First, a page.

Hubble is a mobile application that helps students explore different careers by connecting them with industry professionals and allowing the students to shadow them for a day. I worked on it during my BrainStation UX design diploma course.


8 weeks


User Research (Interviews, Competitive Analysis/Market Research), Wireframing, Prototyping, User Testing, Branding, UI Design


Sketch, inVision, Adobe Illustrator, Principle

What's the problem here?

University life is hard when you have no clue what career path to pursue.

Did you know that:

44% of students don't know what they are going to do after graduating

75% of students change majors at least once before they graduate.

I had this problem, my friends had this problem, my friend's friends had it too. I thought I have got to do something about this.


“How might we help university students acquire career advice from industry professionals to help them find their career paths?”


I had 2 goals that I wanted to accomplish:

1. To ease the anxious feelings of university students when reaching out to industry professionals.

2. To allow students to explore different career options related to their field of study. 

What exists in the market?

competitive landscape

LinkedIn vs Shapr

While looking for platforms that help students get connected with other professionals, LinkedIn and Shapr were the 2 most popular. The problem with this was that LinkedIn felt way too intimidating and lacked student support and Shaper felt way too much like Tinder. There's got to be a better way.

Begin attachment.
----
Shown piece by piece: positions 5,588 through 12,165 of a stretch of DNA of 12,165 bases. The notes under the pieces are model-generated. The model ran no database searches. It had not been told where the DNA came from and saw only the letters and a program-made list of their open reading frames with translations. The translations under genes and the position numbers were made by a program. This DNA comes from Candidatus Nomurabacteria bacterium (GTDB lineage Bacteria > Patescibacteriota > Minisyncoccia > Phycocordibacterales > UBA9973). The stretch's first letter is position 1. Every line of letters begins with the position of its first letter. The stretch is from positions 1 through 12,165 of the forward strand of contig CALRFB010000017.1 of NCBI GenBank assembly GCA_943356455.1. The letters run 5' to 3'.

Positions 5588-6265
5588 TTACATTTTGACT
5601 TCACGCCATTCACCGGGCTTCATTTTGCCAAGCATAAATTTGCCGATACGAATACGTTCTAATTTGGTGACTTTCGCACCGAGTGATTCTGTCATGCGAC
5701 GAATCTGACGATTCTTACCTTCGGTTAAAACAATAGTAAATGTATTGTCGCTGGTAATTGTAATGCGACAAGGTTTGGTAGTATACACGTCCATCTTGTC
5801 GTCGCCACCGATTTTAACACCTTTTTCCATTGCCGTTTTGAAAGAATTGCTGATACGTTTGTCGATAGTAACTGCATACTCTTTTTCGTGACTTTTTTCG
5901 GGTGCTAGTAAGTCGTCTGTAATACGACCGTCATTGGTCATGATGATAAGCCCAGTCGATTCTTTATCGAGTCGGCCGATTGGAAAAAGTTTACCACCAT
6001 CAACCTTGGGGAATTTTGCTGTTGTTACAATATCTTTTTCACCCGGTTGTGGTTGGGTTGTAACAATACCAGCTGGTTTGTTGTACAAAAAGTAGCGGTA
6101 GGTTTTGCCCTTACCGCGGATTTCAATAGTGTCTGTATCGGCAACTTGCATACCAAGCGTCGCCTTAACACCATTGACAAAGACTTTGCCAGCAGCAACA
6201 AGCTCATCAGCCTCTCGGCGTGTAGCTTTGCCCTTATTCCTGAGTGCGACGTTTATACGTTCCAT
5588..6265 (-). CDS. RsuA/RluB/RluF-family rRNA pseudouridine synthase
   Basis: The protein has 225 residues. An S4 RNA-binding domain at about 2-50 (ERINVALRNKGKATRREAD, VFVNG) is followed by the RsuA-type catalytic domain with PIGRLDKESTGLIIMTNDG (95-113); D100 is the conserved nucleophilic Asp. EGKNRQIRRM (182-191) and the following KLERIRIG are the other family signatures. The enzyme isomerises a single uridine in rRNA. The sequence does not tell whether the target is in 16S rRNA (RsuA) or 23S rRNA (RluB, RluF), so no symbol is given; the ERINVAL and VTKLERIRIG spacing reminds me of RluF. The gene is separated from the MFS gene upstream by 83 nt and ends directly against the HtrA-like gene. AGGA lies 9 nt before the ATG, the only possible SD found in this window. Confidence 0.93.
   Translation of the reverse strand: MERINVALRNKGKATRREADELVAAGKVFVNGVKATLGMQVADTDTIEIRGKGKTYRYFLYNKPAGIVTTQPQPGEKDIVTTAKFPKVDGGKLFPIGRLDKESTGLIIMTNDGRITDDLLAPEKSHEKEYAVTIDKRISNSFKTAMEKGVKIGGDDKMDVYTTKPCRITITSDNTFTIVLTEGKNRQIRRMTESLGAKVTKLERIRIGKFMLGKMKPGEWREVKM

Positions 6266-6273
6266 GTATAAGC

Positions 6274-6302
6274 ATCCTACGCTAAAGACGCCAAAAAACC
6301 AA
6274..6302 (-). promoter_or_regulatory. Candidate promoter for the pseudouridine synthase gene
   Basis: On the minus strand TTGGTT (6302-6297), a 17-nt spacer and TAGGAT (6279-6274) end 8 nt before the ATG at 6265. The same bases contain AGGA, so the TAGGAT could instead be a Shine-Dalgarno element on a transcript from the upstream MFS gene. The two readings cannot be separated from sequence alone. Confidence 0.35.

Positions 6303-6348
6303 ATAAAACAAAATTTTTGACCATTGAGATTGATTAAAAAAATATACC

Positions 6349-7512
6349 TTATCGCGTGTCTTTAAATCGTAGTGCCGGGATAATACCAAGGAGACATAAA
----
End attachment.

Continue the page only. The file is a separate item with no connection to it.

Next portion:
Who is this app for?

University Students.

It's for all the students out there who are struggling to find a career path. Those who can't seem to put their passions into something to create a livelihood. To everyone lost in college, we've all been there. So I wanted to understand the pain points and frustrations of university students. To do this, I interviewed 5 people, 3 university students and 2 fresh graduates.

Say Hello to Isabella, your fellow lost, confused university student.


Persona of Isabella

 Isabella struggles to find information about what she can use her degree for. She thought she wanted to be a teacher but then realized, it might not be for her. Now in the middle of her degree, she is even more lost as to what to do with her life. She then tries to consult industry professionals for help.

Here is her journey:

Experience Map

experience map for Isabella's informational interview journey

Isabella gave me a ton of insight on where the pain points in her journey were to get the information she needed. She just wanted to talk to someone, or even better yet, shadow them through their workday, just to see what it is like. 

I then created a simple task-flow diagram showcasing how my app can help Isabella find someone to shadow with ease.

new doc 2019-07-18 16.37.59_1

task flow diagram of the epic "finding someone to shadow"

The start of something new

From the task flow diagram, I started to ideate the features of the app to help Isabella find the perfect person to shadow. 

new doc 2019-07-14 23.20.32_1

the first sketches I made when ideating features that I used for paper prototyping